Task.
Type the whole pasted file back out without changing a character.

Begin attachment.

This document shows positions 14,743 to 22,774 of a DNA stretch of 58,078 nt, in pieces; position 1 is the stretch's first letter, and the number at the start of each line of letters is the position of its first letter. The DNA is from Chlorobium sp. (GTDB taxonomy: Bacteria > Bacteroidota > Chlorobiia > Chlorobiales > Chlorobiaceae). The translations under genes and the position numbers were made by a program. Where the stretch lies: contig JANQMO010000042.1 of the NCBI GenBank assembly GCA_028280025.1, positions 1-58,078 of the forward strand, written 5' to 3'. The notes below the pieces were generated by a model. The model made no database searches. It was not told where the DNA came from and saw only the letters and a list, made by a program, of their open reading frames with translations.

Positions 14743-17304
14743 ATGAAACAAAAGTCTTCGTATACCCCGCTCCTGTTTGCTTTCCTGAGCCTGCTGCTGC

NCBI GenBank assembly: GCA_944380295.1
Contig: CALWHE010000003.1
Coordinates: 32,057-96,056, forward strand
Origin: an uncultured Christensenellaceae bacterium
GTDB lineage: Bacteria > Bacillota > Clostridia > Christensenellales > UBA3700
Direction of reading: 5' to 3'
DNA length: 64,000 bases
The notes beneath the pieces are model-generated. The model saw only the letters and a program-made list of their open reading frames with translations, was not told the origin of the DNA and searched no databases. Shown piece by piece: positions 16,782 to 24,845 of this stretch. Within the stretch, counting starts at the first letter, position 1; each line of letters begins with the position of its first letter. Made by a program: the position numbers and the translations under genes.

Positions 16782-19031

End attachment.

This document shows positions 14,743 to 22,774 of a DNA stretch of 58,078 nt, in pieces; position 1 is the stretch's first letter, and the number at the start of each line of letters is the position of its first letter. The DNA is from Chlorobium sp. (GTDB taxonomy: Bacteria > Bacteroidota > Chlorobiia > Chlorobiales > Chlorobiaceae). The translations under genes and the position numbers were made by a program. Where the stretch lies: contig JANQMO010000042.1 of the NCBI GenBank assembly GCA_028280025.1, positions 1-58,078 of the forward strand, written 5' to 3'. The notes below the pieces were generated by a model. The model made no database searches. It was not told where the DNA came from and saw only the letters and a list, made by a program, of their open reading frames with translations.

Positions 14743-17304
14743 ATGAAACAAAAGTCTTCGTATACCCCGCTCCTGTTTGCTTTCCTGAGCCTGCTGCTGC

NCBI GenBank assembly: GCA_944380295.1
Contig: CALWHE010000003.1
Coordinates: 32,057-96,056, forward strand
Origin: an uncultured Christensenellaceae bacterium
GTDB lineage: Bacteria > Bacillota > Clostridia > Christensenellales > UBA3700
Direction of reading: 5' to 3'
DNA length: 64,000 bases
The notes beneath the pieces are model-generated. The model saw only the letters and a program-made list of their open reading frames with translations, was not told the origin of the DNA and searched no databases. Shown piece by piece: positions 16,782 to 24,845 of this stretch. Within the stretch, counting starts at the first letter, position 1; each line of letters begins with the position of its first letter. Made by a program: the position numbers and the translations under genes.

Positions 16782-19031